Sensitive data and racist expressions have surfaced in the analysis of training texts of the open-source language model Bloom. A dataset search tool shows this and should improve the transparency of future models.
“Why do LMs say what they say? We often don’t know – but now we might get a better idea.” With these words, NLP researcher Aleksandra “Ola” Piktus announces her latest project on Twitter.
Together with Hugging Face, the researcher has released the “Roots” search app for the open-source Bloom model, which can be used to search the underlying database of 176 billion parameters in 59 languages.
Bloom was launched in July 2022 and is an open source alternative to OpenAI’s GPT-3, especially because it is freely available and multilingual.
Tool aims to raise bar “for next generation” language model
The ability to browse training material without programming knowledge is necessary to develop a common understanding of general problems and raise the bar for next-generation language models, Piktus says.
Using the Roots search engine, she found sensitive private data, language contamination, and fake news. A woman had previously used a similar search engine for AI training images to find private medical photos of herself in the dataset.
Roots searches 1.6 TB of text data in 46 natural and 13 programming languages. Piktus’ analysis shows: individual data points vary drastically in length. To compare and rank them, she divided them into equal-sized passages of 128 words and assigned each a unique ID.
Sensitive data is blacked out instead of removed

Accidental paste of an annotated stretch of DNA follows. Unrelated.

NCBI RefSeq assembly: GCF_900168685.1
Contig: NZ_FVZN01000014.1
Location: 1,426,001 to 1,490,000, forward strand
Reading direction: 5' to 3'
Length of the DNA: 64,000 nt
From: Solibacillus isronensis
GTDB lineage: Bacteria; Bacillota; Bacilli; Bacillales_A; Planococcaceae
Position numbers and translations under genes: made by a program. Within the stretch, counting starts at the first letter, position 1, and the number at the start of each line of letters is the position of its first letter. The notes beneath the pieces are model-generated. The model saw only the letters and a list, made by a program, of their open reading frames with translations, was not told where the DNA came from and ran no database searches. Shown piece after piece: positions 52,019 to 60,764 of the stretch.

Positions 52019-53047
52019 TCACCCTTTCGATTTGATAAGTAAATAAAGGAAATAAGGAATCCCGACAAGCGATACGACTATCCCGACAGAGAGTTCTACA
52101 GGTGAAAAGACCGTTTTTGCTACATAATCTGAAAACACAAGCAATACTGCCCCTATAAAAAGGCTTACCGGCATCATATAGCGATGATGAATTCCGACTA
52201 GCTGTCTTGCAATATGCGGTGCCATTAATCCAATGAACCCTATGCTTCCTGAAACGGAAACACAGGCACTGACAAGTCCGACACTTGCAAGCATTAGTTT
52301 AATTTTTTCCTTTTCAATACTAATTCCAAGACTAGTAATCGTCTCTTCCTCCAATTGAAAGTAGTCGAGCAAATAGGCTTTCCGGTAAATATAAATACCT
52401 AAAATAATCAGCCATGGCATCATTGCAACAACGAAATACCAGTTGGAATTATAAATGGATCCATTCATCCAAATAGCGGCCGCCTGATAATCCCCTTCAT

The OSCAR dataset came to Piktus’ attention as a source of particularly large amounts of personal data. To prevent this from becoming public through the search engine, a script is applied that blackens the results. “This way one can inspect the data and observe the problem, but personal information are predominantly removed,” the accompanying paper states.
Racism and hate speech can come from movie subtitles
The researchers involved also observed evidence of “low-quality text,” such as racial slurs, sexually explicit language, or hate speech, some of which came from records with movie subtitles.
While humans can contextualize this form of language, which is usually used consciously, a language model adopts it without classification, the researchers say.
The current version of the tool is heavily influenced by the user interface of popular search engines. In the future, the researchers plan to display more quantitative information, such as the frequency of certain terms, the number of hits or co-occurrence statistics.